whom he came in contact, seems to me to Of virtue and of reason. He who thinks have arisen from the one fact that, without Without their aid to shine in deeds of arms, perhaps having any such conscious intention, Builds on a sandy basis his renown;
he treated rich and poor, his own servants and A dream, a vapour, or an ague-fit,
the noblemen his guests, alike, and alike May make a coward of him. Whitehead. courteously, considerately, cheerfully, affec
tionately; so leaving a blessing, and reaping
a blessing, wheresoever be went. Kingsley. True courage has so little to do with anger, that there lies always the strongest suspicion COURTESY-in Courtly Halls. against it, where this passion is highest. True courage is cool and calm. The bravest of Of court it seemes men courtesie doe call, men have the least of a brutal bullying inso
For that it there most useth to abound; lence; and in the very time of danger are
And well beseemeth that in princes hall found the most serene, pleasant, and free. That vertue should be plentifully found, Rage
, we know, can make a coward forget Which of all goodly manners is the ground, bimself and fight. But what is done in fury And roote of civill conversation ; or anger can never be placed to the account of Right so in Faery Court it did redound, cotirage.
Where courteous knights and ladies most did He holds no parley with unmanly fears ;
Of all on earth, and made a matchlesse paragon. Where duty bids, he confidently steers,
But mongst them all was none more courteous Faces a thousand dangers at her call,
knight And, trusting in his God, surmounts them all.
Then Calidore, beloved over all,
In whom it seemes that gentlenesse of spright
And manners mylde were planted naturall; I dare do all that may become a man;
To which he adding comely guize withall, Who dares do more, is none. Shakspeare.
And gracious speach, did steale mens hearts
away; True courage is not moved by breath of words, Nathlesse thereto he was full stout and tall, While the rash bravery of boiling blood And well approved in batteilous affray, Impetuous, knows no settled principle. That him did much renowme, and far his fame A fev'rish tide, it has its ebbs and hows,
display. As spirits rise or fall, as wine inflames, Or circumstances change; but inborn courage,
Ne was there knight, ne was there lady found, The gen rous child of Fortitude and Faith,
In Faery Court, but him did deare embrace Holds its firm empire in the constant soul, For his faire usage and conditions sound, And like the steadfast pole-star, never once
The wbich in all mens liking gayned place, From the same
fixa and faithful point And with the greatest purchast greatest grace, declines.
Hannah More. Which he could wisely use and well apply,
To please the best, and th' evill to embase; COURAGE-Truest.
For he loathd leasing and base flattery, The truest courage is always mixed with And loved simple truth and steadfast honesty. circumspection; this being the quality which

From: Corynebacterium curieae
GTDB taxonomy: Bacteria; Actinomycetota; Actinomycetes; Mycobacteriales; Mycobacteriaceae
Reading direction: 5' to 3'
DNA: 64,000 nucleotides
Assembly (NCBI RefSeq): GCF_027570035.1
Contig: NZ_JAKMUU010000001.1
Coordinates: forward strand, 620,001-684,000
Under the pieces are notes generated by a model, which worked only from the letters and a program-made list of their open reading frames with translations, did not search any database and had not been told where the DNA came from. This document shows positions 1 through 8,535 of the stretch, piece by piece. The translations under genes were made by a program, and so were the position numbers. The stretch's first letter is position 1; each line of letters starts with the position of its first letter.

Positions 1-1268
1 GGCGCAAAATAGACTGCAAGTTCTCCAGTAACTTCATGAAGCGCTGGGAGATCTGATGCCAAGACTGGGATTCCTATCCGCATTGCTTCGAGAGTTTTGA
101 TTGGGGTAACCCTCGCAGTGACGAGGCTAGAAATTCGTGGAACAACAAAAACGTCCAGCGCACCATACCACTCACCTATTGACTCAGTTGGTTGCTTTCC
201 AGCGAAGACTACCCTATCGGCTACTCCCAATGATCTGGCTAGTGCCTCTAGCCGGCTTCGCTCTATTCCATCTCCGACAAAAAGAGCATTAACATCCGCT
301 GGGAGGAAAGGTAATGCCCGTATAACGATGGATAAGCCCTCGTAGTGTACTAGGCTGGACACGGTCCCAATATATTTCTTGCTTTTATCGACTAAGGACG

Spenser. distinguishes the courage of the wise from the
COURTESY-to Inferiors. hardiness of the rash and foolish.
As the sword of the best-tempered metal is Jones of Nayland. I most flexible; so the truly generous are most
pliant and courteous in their behaviour to Domestics to you, serve your will, as't please their inferiors.
Fuller. Yourself pronounce their office. Shakspeare. COURTESY-in Humble Life.
COURTIERS-the Curse of Kings. Shepherd, I take thy word,
They are the moths and scarabs of a state, And trust thy honest offer'd courtesy,
The bane of empires, and the dregs of courts, Which oft is sooner found in lowly sheds, Who, to endear themselves to an employment, With smoky rafters, than in tap'stry halls, Care not whose fame they blast, whose life And courts of princes, where it first was named, endanger, And yet is most pretended in a place
And, under a disguised and cobweb mask Less warranted than this, or less secure, Of love unto their sovereign, vomit forth It cannot be that I should fear to change it. Their own prodigious malice; a pretending
Milton. To be the props and columns of their safety, COURTIERS-Contempt for.
The guards unto his person and his peace, I am no courtier, no fawning dog of state,
Disturb it most, with their false, lapwing cries. To lick and kiss the band that buffets me;
Princes, that will but hear, or give access Nor can I smile upon my guest, and praise
To such officious spies, can ne'er be safe ; His stomach, when I know he feeds on poison, They take in poison with an open ear,
And free from danger, become slaves to fear. And death disguised sits grinning at my table. Sewel.
Ben Jonson. COURTIERS-Description of.
It is the curse of kings, to be attended
By slaves, that take their humours for a warrant
To understand a law.
Shakspeare. You fools of fortune, trencher friends, time-flies, Cap-and-knee slaves, vapours, and minute-jacks : COURTIERS-Objects of. Of man and beast the infinite malady Crust you quite o'er.